PwC: NI house prices may take decade to recover from crash
It may take more than a decade for Northern Ireland houses prices to recover from the crash, the consultancy firm PwC has warned.
Its Northern Ireland chief economist, Dr Esmond Birnie, said it could be 2025 before prices again reach 2007 levels.
His analysis comes as another house price survey has suggested the troubled NI housing market is stabilising.
The University of Ulster survey showed prices fell very slightly in the second quarter of 2013, compared to the first.
The university's Quarterly House Price Index survey examined 1,409 housing transactions.
It showed an average price of £130,864, compared to £131,128 in the previous quarter.
Figures published on Tuesday by Office for National Statistics (ONS) suggested that prices fell by 0.4% in the year to June giving an average price of £130,000.
Nearly three-quarters of the University of Ulster sample sold at or below £150,000, while 41% of properties sold at or below £100,000.
The authors of the University of Ulster report said these lower price bands are important in providing potential first-time buyers with a range of affordable housing.
They added: "The sustained improvement in the volume of transactions in the survey indicates momentum in the market.
"Although the overall average price is virtually unchanged over the quarter, the stabilisation of price levels has - according to estate agents - led to an increase in first-time buyer activity."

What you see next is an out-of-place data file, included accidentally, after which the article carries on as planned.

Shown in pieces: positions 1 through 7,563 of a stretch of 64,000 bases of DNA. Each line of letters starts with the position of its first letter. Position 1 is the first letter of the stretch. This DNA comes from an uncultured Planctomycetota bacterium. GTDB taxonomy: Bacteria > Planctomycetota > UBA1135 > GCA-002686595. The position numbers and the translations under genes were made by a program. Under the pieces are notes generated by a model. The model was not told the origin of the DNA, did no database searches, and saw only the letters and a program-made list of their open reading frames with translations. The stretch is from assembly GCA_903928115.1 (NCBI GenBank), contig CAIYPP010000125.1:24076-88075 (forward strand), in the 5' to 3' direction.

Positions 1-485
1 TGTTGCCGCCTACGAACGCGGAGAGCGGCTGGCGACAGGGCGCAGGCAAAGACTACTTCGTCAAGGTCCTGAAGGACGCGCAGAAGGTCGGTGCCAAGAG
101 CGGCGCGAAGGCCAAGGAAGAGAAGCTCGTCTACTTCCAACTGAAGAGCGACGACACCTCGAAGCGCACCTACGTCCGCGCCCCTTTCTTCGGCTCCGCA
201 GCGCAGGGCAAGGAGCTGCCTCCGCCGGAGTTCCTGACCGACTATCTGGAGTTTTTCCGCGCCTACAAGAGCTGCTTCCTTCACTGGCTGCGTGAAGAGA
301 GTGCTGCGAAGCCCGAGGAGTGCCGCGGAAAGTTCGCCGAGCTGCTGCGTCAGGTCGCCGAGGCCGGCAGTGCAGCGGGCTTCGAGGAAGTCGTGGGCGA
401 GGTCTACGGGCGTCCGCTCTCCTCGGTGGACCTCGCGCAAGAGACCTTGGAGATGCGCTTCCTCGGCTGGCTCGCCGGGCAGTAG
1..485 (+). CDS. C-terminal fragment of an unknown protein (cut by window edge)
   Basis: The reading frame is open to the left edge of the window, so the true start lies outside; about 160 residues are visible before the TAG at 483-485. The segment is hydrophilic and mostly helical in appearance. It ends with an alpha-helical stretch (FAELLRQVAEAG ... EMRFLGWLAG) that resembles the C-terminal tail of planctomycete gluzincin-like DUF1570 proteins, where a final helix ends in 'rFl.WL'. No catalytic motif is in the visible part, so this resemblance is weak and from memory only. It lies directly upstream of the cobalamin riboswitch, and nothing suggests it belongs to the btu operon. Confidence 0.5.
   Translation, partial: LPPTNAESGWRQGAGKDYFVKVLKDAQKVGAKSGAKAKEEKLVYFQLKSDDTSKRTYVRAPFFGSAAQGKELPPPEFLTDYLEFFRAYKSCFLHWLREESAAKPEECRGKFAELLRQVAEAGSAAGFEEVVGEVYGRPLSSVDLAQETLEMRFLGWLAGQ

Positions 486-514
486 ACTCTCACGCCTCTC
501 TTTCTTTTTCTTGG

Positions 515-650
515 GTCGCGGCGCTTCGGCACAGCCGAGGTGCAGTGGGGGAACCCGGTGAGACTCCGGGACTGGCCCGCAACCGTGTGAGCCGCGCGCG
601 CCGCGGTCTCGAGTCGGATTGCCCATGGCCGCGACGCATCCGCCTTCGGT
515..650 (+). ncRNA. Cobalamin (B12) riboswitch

Dr Birnie said that while some types of property in popular areas are demonstrating real recovery, prices have "some way to go before they are clearly on the turn".
He added that a squeeze on disposable incomes could continue to act as a brake on the market.
He said it could be 2025 before prices again reach 2007 levels.
"It will take that amount of time based on what is likely to happen at the UK-wide level, where various projections have been made for house prices," he said.
"It's got to be remembered there was a tremendous decline of the order of 50% from the peak in the summer of 2007, so it's not surprising it will take a considerable length of time to get back to where they were at their peak."
PwC's economists analysed over a decade of data from the ONS to discover that, since 2009, UK average, real hourly earnings have fallen by 8.5%, but in Northern Ireland, they have fallen by 9.75%.
It means that, allowing for inflation, Northern Ireland average hourly earnings at the start of 2013 were only around two pence more than they were in 2003.
Looking at the wider economy, Dr Birnie said that Northern Ireland is demonstrating signs of recovery.
Manufacturing and construction are reporting increased demand and orders, exports are up and claimant count unemployment has fallen in recent weeks, while redundancies appear to be slowing.
He forecasts economic growth of around 0.5% in 2013, possibly rising to 1.5% in 2014, assuming continued steady recovery in the UK and Republic of Ireland.